Jennifer C. Rydberg, Attorney at Law
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Estate planning for couples without children

Families have changed and more couples in Kent have decided not to have children. This presents new issues for estate planning because, among other things, these couples tend to have more education and higher incomes. Childless couples will save the estimated $233,000 cost of raising, without college tuition, a child who was born in 2015.

Designation of guardians for younger children or setting up trusts are not a concern for these couples. However, they need to begin planning for other important matters.

First, the establishment of financial powers of attorney and drafting a health care advance directive allows these couples to authorize an agent to oversee health-related and daily financial matters if either spouse or partner becomes incapacitated and cannot make decisions. The agent's responsibilities include important health matters, financial transactions and supporting other family members.

A financial power of attorney authorizes the agent to make decisions on the extent and timing for specific financial transactions, claims and gifts. A health care advance directive pertains to health care power of attorney, living wills and release of medical information under HIPPA. These health care powers authorize an agent to manage and specify end-of-life wishes and who can receive the patient's medical information.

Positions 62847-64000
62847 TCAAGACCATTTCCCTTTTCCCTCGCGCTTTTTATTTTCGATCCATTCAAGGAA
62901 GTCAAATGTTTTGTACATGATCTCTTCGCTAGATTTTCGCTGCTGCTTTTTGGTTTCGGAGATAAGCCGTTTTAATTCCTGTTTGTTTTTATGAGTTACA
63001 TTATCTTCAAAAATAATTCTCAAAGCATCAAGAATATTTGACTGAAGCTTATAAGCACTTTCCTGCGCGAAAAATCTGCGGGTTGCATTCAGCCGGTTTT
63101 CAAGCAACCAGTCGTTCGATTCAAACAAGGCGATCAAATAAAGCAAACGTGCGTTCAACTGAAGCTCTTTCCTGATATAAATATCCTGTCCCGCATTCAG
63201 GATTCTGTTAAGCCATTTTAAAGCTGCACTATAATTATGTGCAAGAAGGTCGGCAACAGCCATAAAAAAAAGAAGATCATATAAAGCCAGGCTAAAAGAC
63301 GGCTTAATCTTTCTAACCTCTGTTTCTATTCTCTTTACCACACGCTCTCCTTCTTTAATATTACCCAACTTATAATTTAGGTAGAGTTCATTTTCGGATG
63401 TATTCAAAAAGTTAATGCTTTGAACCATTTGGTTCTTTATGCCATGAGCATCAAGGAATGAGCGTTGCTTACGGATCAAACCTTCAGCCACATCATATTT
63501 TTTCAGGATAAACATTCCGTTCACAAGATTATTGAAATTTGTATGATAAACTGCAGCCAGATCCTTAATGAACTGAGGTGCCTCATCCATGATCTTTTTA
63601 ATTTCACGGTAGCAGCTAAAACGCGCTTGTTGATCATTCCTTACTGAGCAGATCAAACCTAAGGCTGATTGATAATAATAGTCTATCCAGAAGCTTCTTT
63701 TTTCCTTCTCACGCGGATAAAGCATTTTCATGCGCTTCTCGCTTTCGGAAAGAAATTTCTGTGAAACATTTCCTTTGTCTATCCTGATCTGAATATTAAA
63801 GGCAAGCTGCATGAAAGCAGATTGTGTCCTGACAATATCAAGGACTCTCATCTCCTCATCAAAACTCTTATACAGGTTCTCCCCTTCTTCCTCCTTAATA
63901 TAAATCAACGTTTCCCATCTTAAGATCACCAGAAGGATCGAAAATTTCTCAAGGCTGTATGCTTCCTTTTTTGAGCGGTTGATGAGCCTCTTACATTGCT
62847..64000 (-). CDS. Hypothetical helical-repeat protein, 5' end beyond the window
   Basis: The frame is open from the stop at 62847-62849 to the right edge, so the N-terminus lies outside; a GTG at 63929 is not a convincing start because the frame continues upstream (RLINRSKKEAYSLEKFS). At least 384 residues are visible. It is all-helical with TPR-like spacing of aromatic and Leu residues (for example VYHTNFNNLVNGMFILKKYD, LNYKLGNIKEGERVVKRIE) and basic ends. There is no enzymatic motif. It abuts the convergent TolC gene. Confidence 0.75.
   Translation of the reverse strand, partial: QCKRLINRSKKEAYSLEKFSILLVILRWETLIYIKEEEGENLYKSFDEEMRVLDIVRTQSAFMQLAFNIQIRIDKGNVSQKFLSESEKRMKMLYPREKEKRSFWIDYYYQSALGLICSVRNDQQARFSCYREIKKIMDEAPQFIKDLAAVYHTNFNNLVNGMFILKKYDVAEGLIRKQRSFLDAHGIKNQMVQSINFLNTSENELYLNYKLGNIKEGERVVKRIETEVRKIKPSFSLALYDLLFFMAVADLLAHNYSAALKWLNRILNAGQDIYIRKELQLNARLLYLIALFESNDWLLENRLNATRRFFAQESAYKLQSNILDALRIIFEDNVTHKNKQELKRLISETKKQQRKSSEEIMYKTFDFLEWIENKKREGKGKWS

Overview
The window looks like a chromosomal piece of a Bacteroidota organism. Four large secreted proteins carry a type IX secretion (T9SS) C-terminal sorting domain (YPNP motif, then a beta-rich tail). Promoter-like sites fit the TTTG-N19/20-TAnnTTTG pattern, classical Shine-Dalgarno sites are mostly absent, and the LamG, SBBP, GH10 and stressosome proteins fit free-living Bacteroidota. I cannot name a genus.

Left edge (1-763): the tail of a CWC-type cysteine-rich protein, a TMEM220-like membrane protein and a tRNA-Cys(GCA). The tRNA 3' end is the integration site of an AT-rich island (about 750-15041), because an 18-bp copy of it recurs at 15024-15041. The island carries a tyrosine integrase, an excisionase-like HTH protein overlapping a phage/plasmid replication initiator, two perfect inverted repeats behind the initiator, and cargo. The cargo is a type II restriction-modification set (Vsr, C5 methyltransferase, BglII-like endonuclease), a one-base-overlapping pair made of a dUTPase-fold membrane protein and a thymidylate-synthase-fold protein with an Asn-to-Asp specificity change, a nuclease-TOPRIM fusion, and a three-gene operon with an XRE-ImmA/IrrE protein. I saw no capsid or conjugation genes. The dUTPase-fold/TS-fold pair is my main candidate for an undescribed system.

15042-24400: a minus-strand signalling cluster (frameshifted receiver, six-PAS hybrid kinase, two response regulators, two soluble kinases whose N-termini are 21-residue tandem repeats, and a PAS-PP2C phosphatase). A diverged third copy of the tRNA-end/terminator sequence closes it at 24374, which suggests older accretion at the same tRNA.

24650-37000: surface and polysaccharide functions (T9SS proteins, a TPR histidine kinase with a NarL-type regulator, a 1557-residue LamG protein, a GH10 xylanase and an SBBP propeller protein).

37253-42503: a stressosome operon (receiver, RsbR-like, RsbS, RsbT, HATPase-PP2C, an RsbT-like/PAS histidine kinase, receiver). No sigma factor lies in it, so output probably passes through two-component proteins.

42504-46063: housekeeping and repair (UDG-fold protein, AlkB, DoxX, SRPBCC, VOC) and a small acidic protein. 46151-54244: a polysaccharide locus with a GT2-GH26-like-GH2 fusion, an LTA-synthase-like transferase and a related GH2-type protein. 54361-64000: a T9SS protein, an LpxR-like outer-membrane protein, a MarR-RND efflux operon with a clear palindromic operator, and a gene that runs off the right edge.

Childless couples have fewer concerns about preserving wealth for their descendants. However, they still have assets that may be left to family, friends or charities. An estate plan allows couples to efficiently plan for the distribution of property such as who receives their assets and when. Otherwise, a court may make these decisions, which may not confirm to the couple's wishes.

Couples may also consider the creation of a charitable remainder trust. These trusts allow couples to live off their assets until they die when the remainder of the trust is distributed to charity.

Some couples may elect to create a separate charitable trust when they have substantial or complicated charitable gifts. This is an irrevocable trust that effectively lowers income and estate taxes and contains directions for charitable giving.

Households comprised of unmarried couples have grown by 133 percent since the early 1990s. Creating a will, trust and powers of attorney can provide legal and financial protection if one partner dies or becomes incapacitated. An attorney can assist couples with planning that furthers their wishes.

Source: WealthManagement.com, "DINKs need estate planning too," Patrick Carlson, May 30, 2017

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